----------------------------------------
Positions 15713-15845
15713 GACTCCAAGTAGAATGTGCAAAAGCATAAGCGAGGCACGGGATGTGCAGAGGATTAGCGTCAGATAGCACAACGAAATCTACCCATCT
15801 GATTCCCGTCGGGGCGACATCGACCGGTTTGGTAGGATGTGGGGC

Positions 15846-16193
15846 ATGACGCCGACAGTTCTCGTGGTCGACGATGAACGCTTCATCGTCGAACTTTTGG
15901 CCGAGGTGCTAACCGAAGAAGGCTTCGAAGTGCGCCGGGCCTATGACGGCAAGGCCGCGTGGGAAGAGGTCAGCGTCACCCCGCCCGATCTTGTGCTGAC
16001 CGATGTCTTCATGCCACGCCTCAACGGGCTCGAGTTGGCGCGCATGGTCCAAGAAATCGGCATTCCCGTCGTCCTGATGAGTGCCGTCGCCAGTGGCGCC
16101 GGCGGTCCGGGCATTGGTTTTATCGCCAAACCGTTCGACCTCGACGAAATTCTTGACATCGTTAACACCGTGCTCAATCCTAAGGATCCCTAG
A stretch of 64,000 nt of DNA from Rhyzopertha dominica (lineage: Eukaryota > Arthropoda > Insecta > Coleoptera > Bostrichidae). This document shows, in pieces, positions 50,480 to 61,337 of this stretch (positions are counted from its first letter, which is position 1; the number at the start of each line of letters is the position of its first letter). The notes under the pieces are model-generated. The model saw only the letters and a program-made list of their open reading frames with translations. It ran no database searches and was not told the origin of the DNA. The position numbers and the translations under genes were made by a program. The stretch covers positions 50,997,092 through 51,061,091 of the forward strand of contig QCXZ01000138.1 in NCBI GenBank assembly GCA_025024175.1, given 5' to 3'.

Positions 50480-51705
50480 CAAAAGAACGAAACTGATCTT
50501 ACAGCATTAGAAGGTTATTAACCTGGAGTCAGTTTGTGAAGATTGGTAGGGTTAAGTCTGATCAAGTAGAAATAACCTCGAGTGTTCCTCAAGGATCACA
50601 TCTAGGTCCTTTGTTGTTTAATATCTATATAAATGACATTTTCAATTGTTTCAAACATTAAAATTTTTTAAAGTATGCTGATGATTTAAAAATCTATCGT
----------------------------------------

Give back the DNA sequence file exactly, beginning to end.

Positions 15713-15845
15713 GACTCCAAGTAGAATGTGCAAAAGCATAAGCGAGGCACGGGATGTGCAGAGGATTAGCGTCAGATAGCACAACGAAATCTACCCATCT
15801 GATTCCCGTCGGGGCGACATCGACCGGTTTGGTAGGATGTGGGGC

Positions 15846-16193
15846 ATGACGCCGACAGTTCTCGTGGTCGACGATGAACGCTTCATCGTCGAACTTTTGG
15901 CCGAGGTGCTAACCGAAGAAGGCTTCGAAGTGCGCCGGGCCTATGACGGCAAGGCCGCGTGGGAAGAGGTCAGCGTCACCCCGCCCGATCTTGTGCTGAC
16001 CGATGTCTTCATGCCACGCCTCAACGGGCTCGAGTTGGCGCGCATGGTCCAAGAAATCGGCATTCCCGTCGTCCTGATGAGTGCCGTCGCCAGTGGCGCC
16101 GGCGGTCCGGGCATTGGTTTTATCGCCAAACCGTTCGACCTCGACGAAATTCTTGACATCGTTAACACCGTGCTCAATCCTAAGGATCCCTAG
A stretch of 64,000 nt of DNA from Rhyzopertha dominica (lineage: Eukaryota > Arthropoda > Insecta > Coleoptera > Bostrichidae). This document shows, in pieces, positions 50,480 to 61,337 of this stretch (positions are counted from its first letter, which is position 1; the number at the start of each line of letters is the position of its first letter). The notes under the pieces are model-generated. The model saw only the letters and a program-made list of their open reading frames with translations. It ran no database searches and was not told the origin of the DNA. The position numbers and the translations under genes were made by a program. The stretch covers positions 50,997,092 through 51,061,091 of the forward strand of contig QCXZ01000138.1 in NCBI GenBank assembly GCA_025024175.1, given 5' to 3'.

Positions 50480-51705
50480 CAAAAGAACGAAACTGATCTT
50501 ACAGCATTAGAAGGTTATTAACCTGGAGTCAGTTTGTGAAGATTGGTAGGGTTAAGTCTGATCAAGTAGAAATAACCTCGAGTGTTCCTCAAGGATCACA
50601 TCTAGGTCCTTTGTTGTTTAATATCTATATAAATGACATTTTCAATTGTTTCAAACATTAAAATTTTTTAAAGTATGCTGATGATTTAAAAATCTATCGT